In “The Kinds of Thoughts That Are Thinkable”, Eagleman examines the limitations placed by our biology on our experience of the world and our ability to interpret it, and considers how one person’s perception can differ from the next person’s–if she is a synesthete, for instance, Tuesday might be magenta to her. Next, he explores the question of whether there is a true self and concludes that there is probably not, in “The Brain Is a Team of Rivals”; to quote Walt Whitman, we “contain multitudes”, which explains our self-contradictory behavior. This chapter also considers the concept of being angry with oneself, making a deal with oneself, being ashamed of oneself, etc. Who is angry at whom?

“Why Blameworthiness Is the Wrong Question” advocates for a justice system that stops exacting retribution for criminal acts and instead metes out sentences based on the modifiability of the criminal’s behavior and the prevention of future crime. Finally, “Life After the Monarchy” (remember “dethroning”?) sums up the book’s themes and posits that one can be more than just the sum of one’s parts. Eagleman presents a strong case that the answer to the “nature or nurture?” question is usually “both”, or in his words, “The future of understanding the mind lies in deciphering the patterns of activity that live on top of the wetware, patterns that are directed both by internal machinations and by interactions from the surrounding world.” (pp. 219-220)  (I love the term wetware for the human brain!)

It’s a very interesting, readable, and thought-provoking book.


Posted in Non-fiction, Science | Leave a Comment »

Brain Maker: The Power of Gut Microbes to Heal and Protect Your Brain–for Life

Posted by nliakos on December 5, 2015

by David Perlmutter, M.D. with Kristin Loberg (Little, Brown & Co. 2015; ISBN 978-0-316-38010-2)

Dr. David Perlmutter is a Florida neurologist, and he believes that much of what is wrong with us can be solved by bringing our microbiome–the “bugs” or bacteria that inhabit our digestive tract–into balance and keeping it healthy. Our unnatural diet and toxic environment, he thinks, are responsible for our sick and unbalanced microbiomes.

In Part I, “Getting to Know Your Hundred Trillion Friends,” he explains about the microbes that live within us, digest our food for us, and determine how we feel, and how much we weigh. In addition, he explains “the new science of inflammation”–how inflammation within our bodies resulting from out-of-balance microbiota can make us sick–and the apparent relationship of a sick microbiome with autism.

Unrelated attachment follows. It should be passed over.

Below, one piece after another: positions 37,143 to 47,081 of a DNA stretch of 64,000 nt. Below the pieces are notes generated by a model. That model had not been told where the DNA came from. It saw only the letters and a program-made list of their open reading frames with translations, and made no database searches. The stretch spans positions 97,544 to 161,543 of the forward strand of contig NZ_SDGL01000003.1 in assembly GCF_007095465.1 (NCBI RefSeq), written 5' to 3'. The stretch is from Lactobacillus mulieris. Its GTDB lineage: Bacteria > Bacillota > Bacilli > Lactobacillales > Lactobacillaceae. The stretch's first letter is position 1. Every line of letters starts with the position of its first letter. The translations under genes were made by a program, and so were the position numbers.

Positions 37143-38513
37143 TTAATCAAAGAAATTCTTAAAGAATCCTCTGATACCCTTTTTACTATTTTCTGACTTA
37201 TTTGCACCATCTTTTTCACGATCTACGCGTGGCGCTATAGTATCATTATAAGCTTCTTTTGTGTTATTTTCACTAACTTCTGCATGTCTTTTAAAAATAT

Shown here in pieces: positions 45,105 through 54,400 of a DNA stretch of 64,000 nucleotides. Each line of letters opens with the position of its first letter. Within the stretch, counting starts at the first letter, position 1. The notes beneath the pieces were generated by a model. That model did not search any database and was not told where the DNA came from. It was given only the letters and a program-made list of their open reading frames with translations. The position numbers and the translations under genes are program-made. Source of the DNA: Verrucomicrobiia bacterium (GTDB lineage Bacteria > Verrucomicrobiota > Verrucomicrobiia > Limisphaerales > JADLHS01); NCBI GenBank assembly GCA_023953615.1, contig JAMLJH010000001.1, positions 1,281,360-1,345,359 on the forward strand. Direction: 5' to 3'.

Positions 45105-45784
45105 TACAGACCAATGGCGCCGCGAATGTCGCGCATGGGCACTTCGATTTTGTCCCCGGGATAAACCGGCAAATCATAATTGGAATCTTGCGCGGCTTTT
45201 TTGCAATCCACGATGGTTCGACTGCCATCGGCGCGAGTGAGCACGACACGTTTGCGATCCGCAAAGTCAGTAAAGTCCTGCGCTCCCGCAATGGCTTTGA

Part II, “Trouble in Bugville,” focuses on how our gut microbiota get sick and unbalanced when exposed to too much fructose (like HFCS), gluten, antibiotics, environmental chemicals, and genetically modified foods such as corn and soy.

Part III, “Brain Maker Rehab,” Dr. Perlmutter explains how we can cure our sick microbiome through changing what we eat, taking certain supplements, and avoiding certain environmental hazards. For example, he recommends eating more fermented foods like yogurt, kimchi, pickled vegetables and meats, and kombucha tea, and filtering drinking water. He recommends taking docosahexaenoic acid (DHA), turmeric, coconut oil, alpha-lipoic acid, and Vitamin D as well as the following five probiotics: Lactobacillus platarum, Lactobacillus acidophilus, Lactobacillus brevis, Bifidobacterium lactis, and Bifidobacterium longum. He includes a seven-day cleansing and eating program as an example, and offers recipes for recommended foods such as sauerkraut, kimchi, pickled sardines, fermented hard-boiled eggs, and kombucha tea. This was where he kind of lost me. I have been a vegetarian for over forty years, and I certainly do not intend to start eating meat or fish, fermented or not. And many of the recipes require sterilization of glass jars and lids. Never having canned anything, I have no experience with or equipment for sterilizing foods. It may be easy, but I worry that if I don’t do it properly, I could make myself sick.

I would prefer slowly decreasing certain foods and exposures while increasing others, but Dr. Perlmutter seems to want a complete makeover of lifestyle and diet. Perhaps he recommends this out of concern for his readers’ well-being; for me, it just makes it less likely that I will make changes at all. If one inflexibly implemented all of these changes, one could kiss eating out and entertaining friends goodbye.

Perlmutter’s claims seem logical and well-documented, although I am suspicious about any one thing that is held responsible for diabetes, autism, irritable bowel syndrome, Alzheimers, the common cold, and many more diseases and conditions. Furthermore, a quick Google search yielded this article from New York Magazine, which is scathingly critical of Perlmutter’s ideas. Caveat lector! (But read also the 70+ dissenting comments below the article.)

Posted in Non-fiction, Science | Leave a Comment »

The Third Chimpanzee: The Evolution and Future of the Human Animal

Posted by nliakos on July 19, 2015

by Jared Diamond (Harper Perennial 2006; originally published by HarperCollins, 1992)

I’ve read several Diamond books by now (Guns, Germs, and Steel; Collapse; Why Is Sex Fun?), and there is a lot of overlap among them, but they are all fascinating and thought-provoking. Diamond is a geographer by profession, but his wide-ranging interests and expertise (from bird-watching to cultural anthropology to history to biology to linguistics and beyond) and his first-person experiences in more countries than one person would normally have the time to visit in a lifetime, let alone live and work in, make his books special.